Today marks the tenth week of working as a clinician at a private psychiatric hospital where five years ago I was a patient. In a different place in my life, I voluntarily admitted myself when thoughts of self-harm became too overwhelming to manage.
Four years before that hospitalization, I had consumed my last drink after spending most of my twenties on an alcohol-fueled spree sustained by long periods of manic energy (a symptom in today’s world but a gift in others). This ostensibly successful propulsion allowed me to secure my first graduate degree and employment in conventionally respectable jobs until alcohol’s incitement ran its course. In that final year of use, I walked out of a corporate position, left my partner, and drove 1,500 miles to my childhood home all in about a week in an act of unconscious self-preservation. Two weeks after arriving home to my unsuspecting family, though, I attempted to end my life and woke up in a psychiatric hospital. A year-and-a-half of recovery work later, I experienced my first sober manic episode; I managed to avoid hospitalization with the help of a keenly perceptive therapist I had started seeing a few months before, alongside a good dose of lithium. And then the real fun began.
Of all the stories I could tell of the psychological pain, the grieving for my past and dashed future, and the endless pursuit of healing, there is one story that upsets me most. That is the story of the psychiatric violence I’ve experienced since my diagnosis, observed in peers, and witnessed carried out by prescriber colleagues. While medication may at times play a role in healing, I struggle to see past the psychiatric discipline’s deficits: its lack of humility, its questionable scientific rigor, its embrace of specious claims, its cozy relationship with Big Pharma, and most of all its frequent denial of the suffering it’s capable of inflicting upon those desperate for relief.
My mental health and substance-use recovery work unearthed a history of trauma. Yet it is the benign (I hope) ignorance of psychiatrists that has caused me the most pain since finding sobriety. Instead of relying on memory to recount these prescribing mishaps, allow me to share primary sources.
A few months after scribbling down a Bipolar Disorder diagnosis on my chart, my then-psychiatrist abruptly stopped an SSRI I had been taking for eight years. About three months later, I experienced nearly daily panic attacks for 33 days, each attack lasting about an hour, sometimes more than once a day.
Random scrawl from my notebook during that time:
Damnit, happening again
Walking around house, got flushed
Panic all day
Walking on the street
Middle of the night
Cat lying on my legs
Hiding in the bathroom
Ran out of meeting
Almost hit pedestrian
Meeting with sponsee
Walking around the parking lot
A few days after the panic attacks — which I had never experienced before — took over my life, my psychiatrist prescribed Xanax with the knowledge that benzodiazepines had played a role in my first hospitalization. I reluctantly took a round blue pill or two during the worst of the attacks and stopped leaving the house for fear of killing someone or myself while driving to a recovery meeting. The attacks ended soon after my psychiatrist re-started the antidepressant. Still new to this world, I brushed it off and returned week after week to my prescriber’s office. That springtime month of crippling panic attacks ranks as the most scarring experience in my recovery journey.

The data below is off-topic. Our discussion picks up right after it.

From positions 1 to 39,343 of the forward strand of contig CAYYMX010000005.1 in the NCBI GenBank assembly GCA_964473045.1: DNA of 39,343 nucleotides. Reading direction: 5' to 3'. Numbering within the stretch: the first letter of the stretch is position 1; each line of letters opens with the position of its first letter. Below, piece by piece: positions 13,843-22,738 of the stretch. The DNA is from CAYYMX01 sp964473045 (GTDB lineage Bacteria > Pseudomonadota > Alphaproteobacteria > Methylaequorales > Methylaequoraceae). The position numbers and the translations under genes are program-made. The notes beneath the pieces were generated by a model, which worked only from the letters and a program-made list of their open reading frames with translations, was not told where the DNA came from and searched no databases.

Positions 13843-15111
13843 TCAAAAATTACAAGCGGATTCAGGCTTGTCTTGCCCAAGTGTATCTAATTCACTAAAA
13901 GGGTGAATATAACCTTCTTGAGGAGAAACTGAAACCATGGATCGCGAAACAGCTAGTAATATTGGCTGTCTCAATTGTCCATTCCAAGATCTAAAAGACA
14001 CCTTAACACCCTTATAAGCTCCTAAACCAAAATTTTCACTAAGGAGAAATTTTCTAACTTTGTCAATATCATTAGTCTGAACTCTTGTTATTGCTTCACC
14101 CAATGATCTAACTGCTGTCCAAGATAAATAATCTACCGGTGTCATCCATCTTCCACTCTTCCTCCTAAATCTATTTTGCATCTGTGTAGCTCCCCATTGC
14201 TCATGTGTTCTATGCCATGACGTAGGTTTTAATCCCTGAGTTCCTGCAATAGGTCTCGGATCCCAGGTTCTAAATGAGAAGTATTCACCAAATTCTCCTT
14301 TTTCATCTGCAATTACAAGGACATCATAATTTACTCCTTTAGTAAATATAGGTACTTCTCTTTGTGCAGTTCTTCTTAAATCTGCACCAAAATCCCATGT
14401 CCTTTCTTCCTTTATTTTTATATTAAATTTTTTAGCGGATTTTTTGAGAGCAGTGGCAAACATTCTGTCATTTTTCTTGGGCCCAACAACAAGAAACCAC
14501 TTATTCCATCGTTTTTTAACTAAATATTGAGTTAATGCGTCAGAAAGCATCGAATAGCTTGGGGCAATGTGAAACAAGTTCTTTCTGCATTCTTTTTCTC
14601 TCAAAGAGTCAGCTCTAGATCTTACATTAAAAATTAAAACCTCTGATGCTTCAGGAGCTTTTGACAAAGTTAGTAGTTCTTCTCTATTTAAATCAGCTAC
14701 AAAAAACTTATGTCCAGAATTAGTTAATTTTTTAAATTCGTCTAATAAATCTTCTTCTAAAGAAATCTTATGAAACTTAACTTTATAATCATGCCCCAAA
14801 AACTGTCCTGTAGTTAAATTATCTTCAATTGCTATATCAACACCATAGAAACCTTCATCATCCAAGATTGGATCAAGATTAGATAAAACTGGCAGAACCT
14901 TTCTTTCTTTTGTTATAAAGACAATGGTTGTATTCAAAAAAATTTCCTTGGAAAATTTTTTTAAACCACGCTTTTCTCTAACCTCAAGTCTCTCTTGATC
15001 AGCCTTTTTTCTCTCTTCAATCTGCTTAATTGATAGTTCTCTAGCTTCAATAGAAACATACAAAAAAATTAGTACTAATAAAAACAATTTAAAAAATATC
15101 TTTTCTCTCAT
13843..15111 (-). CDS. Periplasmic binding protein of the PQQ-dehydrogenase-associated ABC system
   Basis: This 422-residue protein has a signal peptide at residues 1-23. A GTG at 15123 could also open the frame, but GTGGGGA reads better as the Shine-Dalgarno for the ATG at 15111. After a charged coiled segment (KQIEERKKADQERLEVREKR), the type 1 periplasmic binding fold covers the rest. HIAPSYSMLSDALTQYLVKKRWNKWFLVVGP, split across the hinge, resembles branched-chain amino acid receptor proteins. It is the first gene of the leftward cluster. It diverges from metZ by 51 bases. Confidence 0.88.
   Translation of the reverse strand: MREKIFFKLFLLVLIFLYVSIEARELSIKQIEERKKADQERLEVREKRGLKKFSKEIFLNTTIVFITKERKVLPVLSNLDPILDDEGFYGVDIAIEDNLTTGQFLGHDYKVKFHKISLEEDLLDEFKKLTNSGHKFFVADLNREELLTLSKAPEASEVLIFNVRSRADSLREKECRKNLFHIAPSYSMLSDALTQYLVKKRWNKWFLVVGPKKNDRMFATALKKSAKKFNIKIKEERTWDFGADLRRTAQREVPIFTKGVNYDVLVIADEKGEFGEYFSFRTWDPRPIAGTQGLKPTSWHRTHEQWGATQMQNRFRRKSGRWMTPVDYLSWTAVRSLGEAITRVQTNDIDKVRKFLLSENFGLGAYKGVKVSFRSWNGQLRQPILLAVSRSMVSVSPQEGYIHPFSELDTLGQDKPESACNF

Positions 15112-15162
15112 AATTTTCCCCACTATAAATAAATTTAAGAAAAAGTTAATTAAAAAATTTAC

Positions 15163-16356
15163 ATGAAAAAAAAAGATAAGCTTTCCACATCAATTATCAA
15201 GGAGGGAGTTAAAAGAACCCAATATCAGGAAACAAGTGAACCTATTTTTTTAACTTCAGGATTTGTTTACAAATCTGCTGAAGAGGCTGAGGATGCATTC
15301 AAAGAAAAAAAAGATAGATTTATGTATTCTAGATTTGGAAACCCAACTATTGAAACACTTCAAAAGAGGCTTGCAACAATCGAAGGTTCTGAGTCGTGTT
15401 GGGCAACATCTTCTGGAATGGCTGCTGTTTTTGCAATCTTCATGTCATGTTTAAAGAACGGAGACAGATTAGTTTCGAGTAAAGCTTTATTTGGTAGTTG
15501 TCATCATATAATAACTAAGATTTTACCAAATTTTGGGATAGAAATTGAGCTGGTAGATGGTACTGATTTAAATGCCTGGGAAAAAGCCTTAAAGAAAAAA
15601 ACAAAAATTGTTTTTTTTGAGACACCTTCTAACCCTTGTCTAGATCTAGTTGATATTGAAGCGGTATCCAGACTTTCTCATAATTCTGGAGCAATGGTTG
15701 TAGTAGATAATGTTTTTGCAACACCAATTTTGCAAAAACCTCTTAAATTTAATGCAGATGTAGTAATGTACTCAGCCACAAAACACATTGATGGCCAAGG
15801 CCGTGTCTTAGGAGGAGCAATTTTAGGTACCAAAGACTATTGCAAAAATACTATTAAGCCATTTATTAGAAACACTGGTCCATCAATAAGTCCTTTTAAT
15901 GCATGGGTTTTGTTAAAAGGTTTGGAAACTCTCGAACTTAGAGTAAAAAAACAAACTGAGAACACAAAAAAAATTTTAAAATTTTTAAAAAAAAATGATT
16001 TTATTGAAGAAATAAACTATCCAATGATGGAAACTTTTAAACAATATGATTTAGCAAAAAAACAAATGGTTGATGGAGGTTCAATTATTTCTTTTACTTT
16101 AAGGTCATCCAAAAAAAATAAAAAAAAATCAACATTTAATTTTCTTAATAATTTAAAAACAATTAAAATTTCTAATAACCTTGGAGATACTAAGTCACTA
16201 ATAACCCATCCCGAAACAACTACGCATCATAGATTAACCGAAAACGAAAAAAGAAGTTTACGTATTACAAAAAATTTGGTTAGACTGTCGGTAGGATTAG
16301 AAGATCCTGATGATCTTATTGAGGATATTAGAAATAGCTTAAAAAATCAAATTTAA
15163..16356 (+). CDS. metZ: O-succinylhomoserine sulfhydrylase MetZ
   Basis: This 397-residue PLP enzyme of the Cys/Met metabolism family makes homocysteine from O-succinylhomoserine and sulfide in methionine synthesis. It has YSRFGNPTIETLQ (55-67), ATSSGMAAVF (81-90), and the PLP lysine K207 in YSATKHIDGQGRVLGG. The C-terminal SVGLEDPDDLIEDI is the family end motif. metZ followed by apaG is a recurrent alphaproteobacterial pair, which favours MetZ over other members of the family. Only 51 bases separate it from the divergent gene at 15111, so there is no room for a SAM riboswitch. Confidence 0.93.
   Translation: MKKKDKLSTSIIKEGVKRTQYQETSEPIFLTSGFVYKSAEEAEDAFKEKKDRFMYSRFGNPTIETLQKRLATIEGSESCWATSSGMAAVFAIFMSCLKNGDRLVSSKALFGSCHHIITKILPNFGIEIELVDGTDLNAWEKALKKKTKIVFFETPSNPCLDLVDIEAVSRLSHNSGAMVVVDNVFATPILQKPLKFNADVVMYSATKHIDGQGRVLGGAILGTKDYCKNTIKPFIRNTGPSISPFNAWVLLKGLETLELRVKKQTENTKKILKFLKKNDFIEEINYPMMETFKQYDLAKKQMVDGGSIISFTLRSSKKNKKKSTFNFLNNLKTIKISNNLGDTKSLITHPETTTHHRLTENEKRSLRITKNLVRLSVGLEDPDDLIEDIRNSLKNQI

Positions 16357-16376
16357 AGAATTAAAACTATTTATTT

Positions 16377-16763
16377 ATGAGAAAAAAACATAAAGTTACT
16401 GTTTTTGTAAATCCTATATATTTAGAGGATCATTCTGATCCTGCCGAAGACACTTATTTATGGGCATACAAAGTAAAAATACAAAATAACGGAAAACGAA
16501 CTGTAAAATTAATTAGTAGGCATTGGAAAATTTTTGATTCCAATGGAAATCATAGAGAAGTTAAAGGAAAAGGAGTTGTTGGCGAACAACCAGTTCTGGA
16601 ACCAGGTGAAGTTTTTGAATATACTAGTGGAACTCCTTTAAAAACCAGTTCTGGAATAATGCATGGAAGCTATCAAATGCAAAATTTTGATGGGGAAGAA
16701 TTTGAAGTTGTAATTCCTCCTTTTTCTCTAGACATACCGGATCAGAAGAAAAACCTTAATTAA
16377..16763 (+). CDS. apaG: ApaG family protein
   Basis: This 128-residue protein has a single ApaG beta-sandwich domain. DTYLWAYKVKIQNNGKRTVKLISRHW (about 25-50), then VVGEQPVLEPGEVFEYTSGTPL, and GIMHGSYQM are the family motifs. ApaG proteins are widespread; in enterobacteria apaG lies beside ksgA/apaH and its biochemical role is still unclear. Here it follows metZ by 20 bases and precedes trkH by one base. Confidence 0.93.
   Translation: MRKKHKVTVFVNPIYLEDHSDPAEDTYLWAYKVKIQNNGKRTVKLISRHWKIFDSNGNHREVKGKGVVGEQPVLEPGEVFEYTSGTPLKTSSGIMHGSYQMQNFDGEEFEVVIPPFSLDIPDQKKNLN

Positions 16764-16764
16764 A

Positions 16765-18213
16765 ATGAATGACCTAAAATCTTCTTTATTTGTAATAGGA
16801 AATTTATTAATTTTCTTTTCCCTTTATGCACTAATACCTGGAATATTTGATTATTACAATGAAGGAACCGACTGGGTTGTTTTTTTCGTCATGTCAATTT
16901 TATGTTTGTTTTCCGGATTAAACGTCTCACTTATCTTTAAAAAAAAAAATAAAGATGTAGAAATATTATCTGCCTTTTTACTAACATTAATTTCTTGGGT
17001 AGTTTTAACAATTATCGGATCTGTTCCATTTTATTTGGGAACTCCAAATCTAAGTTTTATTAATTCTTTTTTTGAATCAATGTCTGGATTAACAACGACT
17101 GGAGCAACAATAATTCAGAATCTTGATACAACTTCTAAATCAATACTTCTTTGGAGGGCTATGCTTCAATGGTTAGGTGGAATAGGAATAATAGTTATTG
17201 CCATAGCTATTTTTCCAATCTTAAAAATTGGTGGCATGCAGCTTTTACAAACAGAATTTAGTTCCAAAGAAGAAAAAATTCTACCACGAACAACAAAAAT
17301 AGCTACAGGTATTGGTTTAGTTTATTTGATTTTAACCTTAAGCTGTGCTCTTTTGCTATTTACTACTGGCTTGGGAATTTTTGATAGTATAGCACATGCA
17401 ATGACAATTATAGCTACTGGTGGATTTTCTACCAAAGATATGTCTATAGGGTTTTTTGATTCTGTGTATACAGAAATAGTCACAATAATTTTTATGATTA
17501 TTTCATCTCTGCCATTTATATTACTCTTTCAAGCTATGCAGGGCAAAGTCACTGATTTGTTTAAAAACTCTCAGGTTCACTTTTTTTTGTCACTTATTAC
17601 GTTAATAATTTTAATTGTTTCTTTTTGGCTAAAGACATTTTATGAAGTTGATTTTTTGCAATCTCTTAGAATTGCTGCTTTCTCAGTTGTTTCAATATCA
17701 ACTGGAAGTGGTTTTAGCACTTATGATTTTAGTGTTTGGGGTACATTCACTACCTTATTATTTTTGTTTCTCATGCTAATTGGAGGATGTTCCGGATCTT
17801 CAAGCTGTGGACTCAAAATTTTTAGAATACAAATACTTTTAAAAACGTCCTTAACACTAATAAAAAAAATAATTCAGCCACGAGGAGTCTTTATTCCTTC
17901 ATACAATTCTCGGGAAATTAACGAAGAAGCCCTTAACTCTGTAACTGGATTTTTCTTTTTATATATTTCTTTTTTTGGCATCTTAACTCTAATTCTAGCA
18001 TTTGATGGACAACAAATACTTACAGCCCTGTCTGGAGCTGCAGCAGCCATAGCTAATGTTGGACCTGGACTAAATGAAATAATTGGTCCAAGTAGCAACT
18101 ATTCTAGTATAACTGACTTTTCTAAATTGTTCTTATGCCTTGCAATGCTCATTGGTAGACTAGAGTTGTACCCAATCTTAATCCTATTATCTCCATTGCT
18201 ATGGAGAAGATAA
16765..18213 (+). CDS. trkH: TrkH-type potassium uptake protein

Coming in at number two is my adventure in Seroquel withdrawal, again precipitated by a botched taper plan that was too short and too drastic. Like the SSRI withdrawal, I documented the antipsychotic experience in my journal to share with my prescriber, hoping this would be helpful information for my “treatment.”
* * *
For last 10 days or so, sleeping only 3 to 4 hours a night. Difficult to nap during the day, if at all. Feeling more and more sleep deprived.
Last Seroquel taken Thursday evening – 50 mg
Friday – started hitting a wall, akathisia, mind shutting down. Starting seeing lights (repetition of real lights) that were not there and my cat running around/in front of me while the actual cat is on a different floor. Decide to take 1 mg Xanax ER at bedtime along with regular meds (lithium, Lamictal). Slept 3 or 4 hours.
Saturday – up around 3 or 4 am. Hit a wall. Feeling super fucking crazy. Could not go back to sleep. Pacing picks up. Restless legs when trying to lie down. Intense tension in shoulders/upper arms, the type I will get during panic attack. Around 10:30 am, take AM meds (but just 25 mg Zoloft – usually 50mg – and 1.5mg Vraylar). Decide to take 1 mg regular- release Xanax. Doesn’t do shit. Feeling like I’m going to die. Took 10 mg of Vistaril. Nothing. Getting crazier. Take another 10 mg of Vistaril. Nothing. At some point take two ibuprofen.
Did not want to take Seroquel – just wanted to get through this as part of the withdrawal. Didn’t want to have to deal with this process again.
Continue pacing and dying slowly. Roommate starts freaking the fuck out. Realized I missed a voicemail from on-call provider suggesting I re-start Seroquel. Finally gave in around 4:30 pm and took 400 mg Seroquel. Went to bed at 5 pm and woke up Sunday morning at 4 am. Feeling slightly better. Went back to bed at 6 am. Slept until 8 am. Back to bed around 10 am and slept another 30 minutes or so. Took AM meds, 25 mg Zoloft – usually 50 mg – and 1.5mg Vraylar. Mind starting to feel clearer and feeling less insane. Akathisia continues, however.
Pacing most of the day Sunday with brief moments of akathisia cessation. Stops around 8:30 pm.
Spoke to on-call provider around this time. Explained situation, and she said it sounds like akathisia. Advises I take 200 mg Seroquel and regular meds (lithium, Lamictal). And also 50 mg of Vistaril. Took all meds at 10 pm. Went to bed at 10:30 pm. Fell asleep ~15 minutes later. (Note: I only have 80 mgs left. Eight 10-mg tablets.)
Woke up this morning at 5:30. So about 7 hours of sleep. Less akathisia. Went back to bed around 7:30 am and slept about 30 minutes. Feeling better with slight akathisia and some discomfort/pain in the biceps area.
Have not yet taken AM pills – Vraylar and Zoloft
Saturday was in the top 3 worst days of my life. No exaggeration.
* * *
Thankfully, I no longer shudder when I think about that horrific week, and I am no longer angry at my prescriber (who will never be held responsible for medical negligence) for suggesting a taper schedule based on who knows what instead of empirical evidence or common sense.